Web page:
WEST PALM BEACH, Fla. — A Palm Beach County man and his four-legged best friend are helping terminally ill patients find something to smile about during tough times.
Between the calming water and soothing music, hospice staff members work hard to create a relaxing environment for patients entering the final chapter of their lives.
"I feel safe," said Jubane Vargas, a hospice patient who has cancer.
Sometimes that comfort comes from man’s best friend. Pet therapy is one of many options for patients at Trustbridge in Palm Beach County.
WPTV tagged along for a special session that Vargas had with Floyd Greco and Tia, a 6-year-old doberman.
"It relaxes me like a piano. If I feel unsafe and she sees something she’ll let me know," Vargas said.
The feeling is one that Greco knows well. He got Tia as a puppy to help him cope while his wife of 37 years was dying in the hospital.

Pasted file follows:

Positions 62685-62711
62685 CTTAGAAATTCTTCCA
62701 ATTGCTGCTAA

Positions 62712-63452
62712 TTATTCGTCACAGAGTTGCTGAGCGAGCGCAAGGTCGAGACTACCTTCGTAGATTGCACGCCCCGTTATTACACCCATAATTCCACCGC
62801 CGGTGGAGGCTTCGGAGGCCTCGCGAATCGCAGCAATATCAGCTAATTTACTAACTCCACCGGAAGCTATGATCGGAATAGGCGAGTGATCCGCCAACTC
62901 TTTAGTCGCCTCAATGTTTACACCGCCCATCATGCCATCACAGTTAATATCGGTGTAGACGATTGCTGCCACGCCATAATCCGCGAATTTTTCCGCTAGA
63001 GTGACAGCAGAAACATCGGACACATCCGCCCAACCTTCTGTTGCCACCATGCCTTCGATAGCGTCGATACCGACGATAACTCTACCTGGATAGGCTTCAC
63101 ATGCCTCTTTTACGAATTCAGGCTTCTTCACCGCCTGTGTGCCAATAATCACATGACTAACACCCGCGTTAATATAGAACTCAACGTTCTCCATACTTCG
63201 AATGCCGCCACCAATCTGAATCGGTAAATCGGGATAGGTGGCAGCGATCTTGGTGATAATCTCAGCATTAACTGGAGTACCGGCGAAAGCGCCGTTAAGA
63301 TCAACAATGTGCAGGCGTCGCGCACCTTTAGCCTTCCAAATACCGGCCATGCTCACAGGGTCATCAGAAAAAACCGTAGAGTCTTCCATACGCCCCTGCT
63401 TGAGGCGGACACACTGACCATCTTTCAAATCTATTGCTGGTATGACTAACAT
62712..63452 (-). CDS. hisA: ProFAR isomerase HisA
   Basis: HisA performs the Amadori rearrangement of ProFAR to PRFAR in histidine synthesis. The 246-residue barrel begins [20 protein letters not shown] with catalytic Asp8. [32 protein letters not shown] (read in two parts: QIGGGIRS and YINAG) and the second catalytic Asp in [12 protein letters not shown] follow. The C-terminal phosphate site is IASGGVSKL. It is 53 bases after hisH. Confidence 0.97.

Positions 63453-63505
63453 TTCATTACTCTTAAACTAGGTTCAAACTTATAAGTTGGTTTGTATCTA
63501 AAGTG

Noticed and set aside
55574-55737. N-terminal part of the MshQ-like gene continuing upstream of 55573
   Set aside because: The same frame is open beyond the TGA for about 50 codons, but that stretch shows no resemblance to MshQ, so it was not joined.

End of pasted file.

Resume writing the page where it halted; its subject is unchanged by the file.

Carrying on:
"I fell in love with her and I knew my wife would love her. She was in the hospital at the time," Greco said.
When Greco's wife passed, Tia was still there
"She helped me tremendously, absolutely. Oh, I was mad at the world and you know, there’s a void and I'd just sit at home and didn’t know what to do. But she was there and even talking about it now it brings chills to me," Greco said.
Greco wanted to share that feeling with others going through difficult periods.
That led him to find an outlet in volunteering.
"We’re speaking to patients who know they’re on their last leg and it’s reassuring to know they’ve got a smile on their face," Greco said.
Trustbridge staff like Maura Taggart said the visits go deeper than a smile.
"It brings heart rates down and people become more calm," Taggart said.
COVID-19 concerns pumped the brakes on pet therapy visits at Trustbridge, and while Greco and Tia miss their frequent visits to hospice facilities, Greco said he knows their feelings can’t compare to the patient’s.
"I feel guilty because I'm alive and I see people in their last chapter of their life, so I feel guilty. But then again I'm happy she puts a smile on their face," Greco said.
For patients with limited time, the moments with Tia are cherished, if even for a few minutes a chance to forget and smile.
"Right now I'm feeling great. I'm not even thinking I have cancer," Vargas said.